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Dynamic stars

Think stars don’t move? Think again! When you look into the sky at night, the stars may appear to stay in place. But stars are always on the move – they’re just so far away that the motion is hard to see.

But some stars move in ways that appear too weird to be real. In 2005, astronomer Warren Brown found one of these space oddities. It was located on the outer edge of the Milky Way, the galaxy we live in. The star was speeding away like nothing he’d ever seen.

“It seemed absurd. No star in the galaxy has a speed like that,” Brown remembers. He’s an astronomer with the Smithsonian Astrophysical Observatory in Cambridge, Massachusetts. “I thought, oh my goodness, I have something kind of special here.”

No one had ever seen a star like this one. What does a scientist do when the results don’t make sense?

Brown didn’t give up. Instead, he kept looking. And he kept finding more of these strange and speedy stars, called hypervelocity stars. Hypermeans “above” and velocity has to do with speed. He and his team just found six more of these “above speed” stars, bringing the total to 16. And, he says, he’s found even more, and is just waiting for the scientific community to confirm them.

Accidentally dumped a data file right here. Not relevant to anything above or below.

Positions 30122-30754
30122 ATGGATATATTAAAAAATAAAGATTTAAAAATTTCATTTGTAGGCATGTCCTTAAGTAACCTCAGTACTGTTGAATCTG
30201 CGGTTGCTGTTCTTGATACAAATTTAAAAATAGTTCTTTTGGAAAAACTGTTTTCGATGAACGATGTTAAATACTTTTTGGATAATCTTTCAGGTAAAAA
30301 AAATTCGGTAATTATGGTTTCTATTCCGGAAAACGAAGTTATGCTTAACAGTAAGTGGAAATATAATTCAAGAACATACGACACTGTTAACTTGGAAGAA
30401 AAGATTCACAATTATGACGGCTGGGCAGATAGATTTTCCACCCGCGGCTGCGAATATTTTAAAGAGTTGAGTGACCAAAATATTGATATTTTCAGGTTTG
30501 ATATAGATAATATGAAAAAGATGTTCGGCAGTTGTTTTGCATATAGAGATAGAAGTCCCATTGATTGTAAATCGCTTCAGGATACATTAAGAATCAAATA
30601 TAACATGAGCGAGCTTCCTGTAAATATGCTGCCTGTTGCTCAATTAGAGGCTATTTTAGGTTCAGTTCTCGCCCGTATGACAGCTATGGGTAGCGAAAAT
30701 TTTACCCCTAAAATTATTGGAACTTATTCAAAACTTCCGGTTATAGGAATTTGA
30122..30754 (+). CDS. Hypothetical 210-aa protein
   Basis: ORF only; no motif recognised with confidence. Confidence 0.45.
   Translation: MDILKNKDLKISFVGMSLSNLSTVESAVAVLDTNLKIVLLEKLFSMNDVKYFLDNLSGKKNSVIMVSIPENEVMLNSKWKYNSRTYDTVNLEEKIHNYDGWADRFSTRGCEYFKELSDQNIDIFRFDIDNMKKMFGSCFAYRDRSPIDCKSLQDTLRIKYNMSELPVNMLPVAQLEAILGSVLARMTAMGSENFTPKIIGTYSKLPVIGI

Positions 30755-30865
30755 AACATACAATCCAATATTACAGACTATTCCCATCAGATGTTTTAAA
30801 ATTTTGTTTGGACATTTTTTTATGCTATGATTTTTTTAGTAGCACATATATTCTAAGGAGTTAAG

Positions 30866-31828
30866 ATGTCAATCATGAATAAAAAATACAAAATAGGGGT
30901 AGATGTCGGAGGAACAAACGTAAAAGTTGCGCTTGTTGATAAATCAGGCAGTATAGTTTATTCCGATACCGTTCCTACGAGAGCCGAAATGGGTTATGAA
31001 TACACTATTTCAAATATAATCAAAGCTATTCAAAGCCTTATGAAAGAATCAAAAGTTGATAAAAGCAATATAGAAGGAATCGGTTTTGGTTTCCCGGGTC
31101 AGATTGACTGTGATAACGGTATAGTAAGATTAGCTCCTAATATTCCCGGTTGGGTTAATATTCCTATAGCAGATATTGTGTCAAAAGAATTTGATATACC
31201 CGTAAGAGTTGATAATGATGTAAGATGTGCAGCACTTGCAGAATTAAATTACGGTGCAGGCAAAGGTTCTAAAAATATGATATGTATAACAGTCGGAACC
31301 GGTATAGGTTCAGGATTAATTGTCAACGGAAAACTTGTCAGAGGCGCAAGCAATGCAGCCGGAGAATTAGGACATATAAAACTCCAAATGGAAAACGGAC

When he found the first hypervelocity star, Brown had a hard time believing his own results. And for good reason. He measured the star’s speed to be about 1.6 million miles per hour. That’s fast enough to escape the galaxy and fly away into deep space. If an airplane could fly that fast, it would be able to circle our planet in about one second.

To make matters worse, the star wasn’t flying around the galaxy, like most stars. Instead, it was flying out, like a pop fly that just keeps going up, up, up, out of the ballpark and out of sight. Not only was the star going faster than anyone had ever seen a star move, it was going in the wrong direction.

Brown estimates that there are about 10,000 hypervelocity stars on their way out of the galaxy. Ten thousand may seem like a lot, until you consider that there are hundreds of billions of stars in the Milky Way. If you were to pick a star at random, the chance that it is a hypervelocity star would be about 1 in 10 million.

Binary stars and black holes

How did the stars get to the outer edge of the galaxy in the first place? To find out, astronomers like Brown are piecing together a galactic puzzle with surprising pieces. One of these pieces is a giant black hole. More pieces come are pairs of stars called binaries. The idea holding these pieces together is gravity.

Gravity is a force that physically attracts any objects with mass. The more mass an object has, the more gravity it has. So more massive objects pull toward them lighter objects. The gravity of the Earth, for example, keeps your feet on the ground. The Earth’s large amount of mass also attracts the moon, keeping it in orbit. But the mass of the sun is large enough that its gravity attracts Earth, keeping it in orbit. The sun’s mass and gravity attracts everything else in our solar system. Gravity exists on smaller scales, too. There is a gravitational force between you and your pencil – or even you and your teacher! (But not enough for your pencil to go into orbit around you.